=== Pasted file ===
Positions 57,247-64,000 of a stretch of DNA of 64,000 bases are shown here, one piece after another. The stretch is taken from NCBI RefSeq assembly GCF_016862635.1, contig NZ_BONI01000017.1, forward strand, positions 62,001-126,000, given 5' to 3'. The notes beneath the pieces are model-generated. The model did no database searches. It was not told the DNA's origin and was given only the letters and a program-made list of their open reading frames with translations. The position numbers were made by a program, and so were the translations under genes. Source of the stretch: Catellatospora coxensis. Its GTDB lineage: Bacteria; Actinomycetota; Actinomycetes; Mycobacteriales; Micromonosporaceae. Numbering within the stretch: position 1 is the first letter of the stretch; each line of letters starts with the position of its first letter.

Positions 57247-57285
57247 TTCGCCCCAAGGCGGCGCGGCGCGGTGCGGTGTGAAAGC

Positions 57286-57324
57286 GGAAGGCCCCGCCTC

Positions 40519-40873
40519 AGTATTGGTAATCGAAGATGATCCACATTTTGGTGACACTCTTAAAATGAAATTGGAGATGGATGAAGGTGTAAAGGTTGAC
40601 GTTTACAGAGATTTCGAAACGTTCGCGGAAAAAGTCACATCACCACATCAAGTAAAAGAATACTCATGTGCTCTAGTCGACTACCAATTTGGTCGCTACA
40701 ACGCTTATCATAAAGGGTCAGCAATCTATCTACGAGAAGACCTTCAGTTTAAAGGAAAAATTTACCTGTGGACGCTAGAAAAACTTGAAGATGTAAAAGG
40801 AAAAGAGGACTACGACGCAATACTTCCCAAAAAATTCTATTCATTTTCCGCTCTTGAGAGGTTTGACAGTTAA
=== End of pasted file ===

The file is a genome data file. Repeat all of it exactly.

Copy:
Positions 57,247-64,000 of a stretch of DNA of 64,000 bases are shown here, one piece after another. The stretch is taken from NCBI RefSeq assembly GCF_016862635.1, contig NZ_BONI01000017.1, forward strand, positions 62,001-126,000, given 5' to 3'. The notes beneath the pieces are model-generated. The model did no database searches. It was not told the DNA's origin and was given only the letters and a program-made list of their open reading frames with translations. The position numbers were made by a program, and so were the translations under genes. Source of the stretch: Catellatospora coxensis. Its GTDB lineage: Bacteria; Actinomycetota; Actinomycetes; Mycobacteriales; Micromonosporaceae. Numbering within the stretch: position 1 is the first letter of the stretch; each line of letters starts with the position of its first letter.

Positions 57247-57285
57247 TTCGCCCCAAGGCGGCGCGGCGCGGTGCGGTGTGAAAGC

Positions 57286-57324
57286 GGAAGGCCCCGCCTC

Positions 40519-40873
40519 AGTATTGGTAATCGAAGATGATCCACATTTTGGTGACACTCTTAAAATGAAATTGGAGATGGATGAAGGTGTAAAGGTTGAC
40601 GTTTACAGAGATTTCGAAACGTTCGCGGAAAAAGTCACATCACCACATCAAGTAAAAGAATACTCATGTGCTCTAGTCGACTACCAATTTGGTCGCTACA
40701 ACGCTTATCATAAAGGGTCAGCAATCTATCTACGAGAAGACCTTCAGTTTAAAGGAAAAATTTACCTGTGGACGCTAGAAAAACTTGAAGATGTAAAAGG
40801 AAAAGAGGACTACGACGCAATACTTCCCAAAAAATTCTATTCATTTTCCGCTCTTGAGAGGTTTGACAGTTAA